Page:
UCLA vs. Cal: How the Bruins and Bears match up
UCLA needs to show progress, and a victory over California would improve the Bruins’ overall record to 4-4 after they have entered the last three Novembers at 3-5. Staff writer Chris Foster examines the game’s issues and matchups:
Cal Coach Jeff Tedford squeezed more efficiency out of quarterback Zach Maynard last week by moving him around.
Maynard had three passes intercepted against USC two weeks ago. He completed 19 of 29 passes for 255 yards and one touchdown without an interception in a 34-10 victory over Utah last week.
“We did move him a little more than we did in the past, off play-action stuff and the run game,” Tedford said. “The nice thing about Zach is when you do want to move the pocket, he can make plays.”
The Bruins haven’t been able to apply pressure even when the quarterback just stands there. UCLA has six sacks in seven games.
Maynard, a transfer from Buffalo, has passed for 1,840 yards and 12 touchdowns.
Here’s the catch
The passing-game matchup looks tilted Cal’s way.
The Bears’ offense features two prominent receivers. The Bruins have a secondary with issues.
California receiver Keenan Allen has 60 receptions for 906 yards and a 129-yard-per-game average that leads the nation. Marvin Jones has 40 receptions for 599 yards.
UCLA cornerback Sheldon Price still has a gimpy right knee. His backup, Andrew Abbott, has been effective but suffered a minor shoulder injury last week. He is also listed at 5 feet 9. Allen and Jones are both 6-3.
The Bruins are without free safety Tony Dye (neck injury), and strong safety Dietrich Riley appeared to be demoted this week, with Stan McKay replacing him on the first team.
UCLA plans to run the ball and keep a beleaguered defense off the field.
Of course, that was the plan last week when the Bruins were buried so quickly by Arizona in a 48-12 loss that they never had the chance to try it out.
UCLA had only 37 yards rushing in that game.
California’s defense is 27th nationally against the run, even after allowing 365 yards against Oregon.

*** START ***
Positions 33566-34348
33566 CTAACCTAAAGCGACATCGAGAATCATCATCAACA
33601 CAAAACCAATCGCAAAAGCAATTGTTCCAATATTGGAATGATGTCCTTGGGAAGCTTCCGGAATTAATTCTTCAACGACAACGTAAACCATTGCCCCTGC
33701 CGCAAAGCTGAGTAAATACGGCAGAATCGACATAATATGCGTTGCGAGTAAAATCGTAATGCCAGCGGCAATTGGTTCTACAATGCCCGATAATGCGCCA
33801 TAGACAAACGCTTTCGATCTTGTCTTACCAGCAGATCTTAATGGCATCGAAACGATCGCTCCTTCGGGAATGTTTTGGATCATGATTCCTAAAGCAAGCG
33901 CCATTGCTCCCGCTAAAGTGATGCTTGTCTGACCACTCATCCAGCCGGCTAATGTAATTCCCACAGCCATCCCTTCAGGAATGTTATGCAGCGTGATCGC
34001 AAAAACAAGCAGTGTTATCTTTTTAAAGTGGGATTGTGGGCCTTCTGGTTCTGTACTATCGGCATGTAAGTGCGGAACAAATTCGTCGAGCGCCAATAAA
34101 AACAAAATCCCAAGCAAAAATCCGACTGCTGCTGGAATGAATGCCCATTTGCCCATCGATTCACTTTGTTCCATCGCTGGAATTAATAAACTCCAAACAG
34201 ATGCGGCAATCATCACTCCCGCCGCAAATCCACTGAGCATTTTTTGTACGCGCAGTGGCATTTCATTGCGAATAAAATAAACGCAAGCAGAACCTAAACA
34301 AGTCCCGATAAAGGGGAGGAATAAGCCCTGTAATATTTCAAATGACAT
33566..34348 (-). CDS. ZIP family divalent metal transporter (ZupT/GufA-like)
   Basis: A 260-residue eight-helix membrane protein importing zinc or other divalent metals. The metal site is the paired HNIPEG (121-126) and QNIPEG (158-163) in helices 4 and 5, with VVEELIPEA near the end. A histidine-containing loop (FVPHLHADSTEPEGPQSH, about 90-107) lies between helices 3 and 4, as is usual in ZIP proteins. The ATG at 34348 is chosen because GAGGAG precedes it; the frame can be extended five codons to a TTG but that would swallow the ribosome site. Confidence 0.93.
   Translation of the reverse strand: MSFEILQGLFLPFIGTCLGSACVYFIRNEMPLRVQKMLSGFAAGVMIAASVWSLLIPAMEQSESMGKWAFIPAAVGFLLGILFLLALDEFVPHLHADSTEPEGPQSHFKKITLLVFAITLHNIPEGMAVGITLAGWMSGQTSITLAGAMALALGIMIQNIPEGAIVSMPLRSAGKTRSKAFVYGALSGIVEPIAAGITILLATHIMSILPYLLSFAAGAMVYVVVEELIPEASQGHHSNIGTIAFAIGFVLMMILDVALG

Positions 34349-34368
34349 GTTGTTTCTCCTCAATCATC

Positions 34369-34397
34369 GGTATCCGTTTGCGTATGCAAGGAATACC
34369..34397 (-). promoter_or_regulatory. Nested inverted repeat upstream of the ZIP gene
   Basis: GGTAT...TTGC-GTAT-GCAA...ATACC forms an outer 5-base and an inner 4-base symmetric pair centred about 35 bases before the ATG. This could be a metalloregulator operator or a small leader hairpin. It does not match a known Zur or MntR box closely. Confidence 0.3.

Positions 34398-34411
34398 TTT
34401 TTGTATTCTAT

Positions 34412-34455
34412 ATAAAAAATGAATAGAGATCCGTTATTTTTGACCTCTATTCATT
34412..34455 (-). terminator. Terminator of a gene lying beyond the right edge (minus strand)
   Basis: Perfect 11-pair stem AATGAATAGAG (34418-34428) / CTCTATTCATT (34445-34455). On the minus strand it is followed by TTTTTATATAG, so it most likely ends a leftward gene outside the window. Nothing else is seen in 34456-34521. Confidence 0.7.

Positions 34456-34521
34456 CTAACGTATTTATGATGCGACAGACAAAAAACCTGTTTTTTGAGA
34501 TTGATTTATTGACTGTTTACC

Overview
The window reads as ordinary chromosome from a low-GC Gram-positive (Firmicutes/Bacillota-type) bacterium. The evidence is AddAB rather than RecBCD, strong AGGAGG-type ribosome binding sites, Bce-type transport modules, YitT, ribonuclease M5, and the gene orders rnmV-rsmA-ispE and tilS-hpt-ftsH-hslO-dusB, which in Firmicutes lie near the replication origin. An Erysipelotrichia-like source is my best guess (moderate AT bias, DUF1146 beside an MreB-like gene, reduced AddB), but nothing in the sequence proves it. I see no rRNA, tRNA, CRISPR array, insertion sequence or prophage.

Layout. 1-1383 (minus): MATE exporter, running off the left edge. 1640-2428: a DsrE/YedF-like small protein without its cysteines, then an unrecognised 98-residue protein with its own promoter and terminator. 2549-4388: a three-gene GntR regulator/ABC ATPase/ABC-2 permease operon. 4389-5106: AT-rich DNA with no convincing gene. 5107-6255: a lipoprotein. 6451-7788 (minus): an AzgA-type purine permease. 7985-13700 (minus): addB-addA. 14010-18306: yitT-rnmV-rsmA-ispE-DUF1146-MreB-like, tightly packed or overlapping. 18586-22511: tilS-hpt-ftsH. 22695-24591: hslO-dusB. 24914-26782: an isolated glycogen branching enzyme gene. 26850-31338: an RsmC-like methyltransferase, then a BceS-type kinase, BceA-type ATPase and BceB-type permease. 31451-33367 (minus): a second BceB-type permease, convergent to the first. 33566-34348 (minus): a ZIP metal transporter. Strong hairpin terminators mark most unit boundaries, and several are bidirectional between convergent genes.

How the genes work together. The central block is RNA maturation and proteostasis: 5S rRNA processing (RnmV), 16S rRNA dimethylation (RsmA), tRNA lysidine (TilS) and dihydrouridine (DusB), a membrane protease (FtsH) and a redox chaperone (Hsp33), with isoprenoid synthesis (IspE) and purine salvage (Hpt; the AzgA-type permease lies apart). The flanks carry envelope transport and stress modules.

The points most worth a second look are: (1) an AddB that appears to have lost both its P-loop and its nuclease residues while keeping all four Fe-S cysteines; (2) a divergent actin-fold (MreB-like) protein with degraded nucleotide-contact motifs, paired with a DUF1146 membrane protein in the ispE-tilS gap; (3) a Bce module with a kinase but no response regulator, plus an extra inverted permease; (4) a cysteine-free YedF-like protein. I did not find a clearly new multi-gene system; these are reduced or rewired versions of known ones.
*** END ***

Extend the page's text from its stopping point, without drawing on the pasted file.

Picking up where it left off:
Utah’s John White ran for 171 yards against Pittsburgh two weeks ago. The Bears held him to 39 last week.
California running backs have feasted on UCLA defenses the last three seasons — even the ones who started the game on the bench.
In 2008, starter Jahvid Best had 115 yards, with reserve Shane Vereen getting another 99.
In 2009, Best had 102 yards, with Vereen going for 154.
In 2010, Vereen, as the starter, gained 151 yards, with Isi Sofele gaining 80 off the bench.
Sofele is now the starter, and has gained 627 yards. But look out for backup C.J. Anderson, who has 144 yards this season.
UCLA leads the Pacific 12 Conference in one category … suspended players.
The Bruins are without six players for this game, all suspended for their part in the on-field brawl with Arizona on Oct. 20. One, guard Albert Cid, is eligible to come back after halftime.
The suspensions hit the receiving corps hard, with Randall Carroll, Taylor Embree, Shaquelle Evans and Ricky Marvray out for one game.
Nelson Rosario and Josh Smith are the only wide receivers who have played this season. It leaves the Bruins with a jury-rigged offense: Jerry Johnson, who hasn’t played since sustaining a fractured ankle last October, and Jerry Rice Jr., a non-scholarship player, probably will get playing time as receivers.
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